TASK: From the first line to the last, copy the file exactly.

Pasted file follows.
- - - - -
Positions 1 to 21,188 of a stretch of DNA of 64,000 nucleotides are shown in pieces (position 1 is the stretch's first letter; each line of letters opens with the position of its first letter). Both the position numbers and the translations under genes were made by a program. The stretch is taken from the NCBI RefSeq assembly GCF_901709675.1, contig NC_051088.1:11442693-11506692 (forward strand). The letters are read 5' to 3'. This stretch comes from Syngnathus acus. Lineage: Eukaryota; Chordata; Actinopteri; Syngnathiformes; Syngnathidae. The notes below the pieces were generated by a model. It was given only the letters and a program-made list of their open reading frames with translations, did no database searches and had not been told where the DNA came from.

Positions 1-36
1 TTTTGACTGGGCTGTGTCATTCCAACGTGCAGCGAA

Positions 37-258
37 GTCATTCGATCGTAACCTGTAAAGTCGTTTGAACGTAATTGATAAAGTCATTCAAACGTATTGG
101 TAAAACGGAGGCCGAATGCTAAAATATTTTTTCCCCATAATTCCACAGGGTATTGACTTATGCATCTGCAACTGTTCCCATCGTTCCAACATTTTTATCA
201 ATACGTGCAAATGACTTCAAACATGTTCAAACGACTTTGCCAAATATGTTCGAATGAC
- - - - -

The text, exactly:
Positions 1 to 21,188 of a stretch of DNA of 64,000 nucleotides are shown in pieces (position 1 is the stretch's first letter; each line of letters opens with the position of its first letter). Both the position numbers and the translations under genes were made by a program. The stretch is taken from the NCBI RefSeq assembly GCF_901709675.1, contig NC_051088.1:11442693-11506692 (forward strand). The letters are read 5' to 3'. This stretch comes from Syngnathus acus. Lineage: Eukaryota; Chordata; Actinopteri; Syngnathiformes; Syngnathidae. The notes below the pieces were generated by a model. It was given only the letters and a program-made list of their open reading frames with translations, did no database searches and had not been told where the DNA came from.

Positions 1-36
1 TTTTGACTGGGCTGTGTCATTCCAACGTGCAGCGAA

Positions 37-258
37 GTCATTCGATCGTAACCTGTAAAGTCGTTTGAACGTAATTGATAAAGTCATTCAAACGTATTGG
101 TAAAACGGAGGCCGAATGCTAAAATATTTTTTCCCCATAATTCCACAGGGTATTGACTTATGCATCTGCAACTGTTCCCATCGTTCCAACATTTTTATCA
201 ATACGTGCAAATGACTTCAAACATGTTCAAACGACTTTGCCAAATATGTTCGAATGAC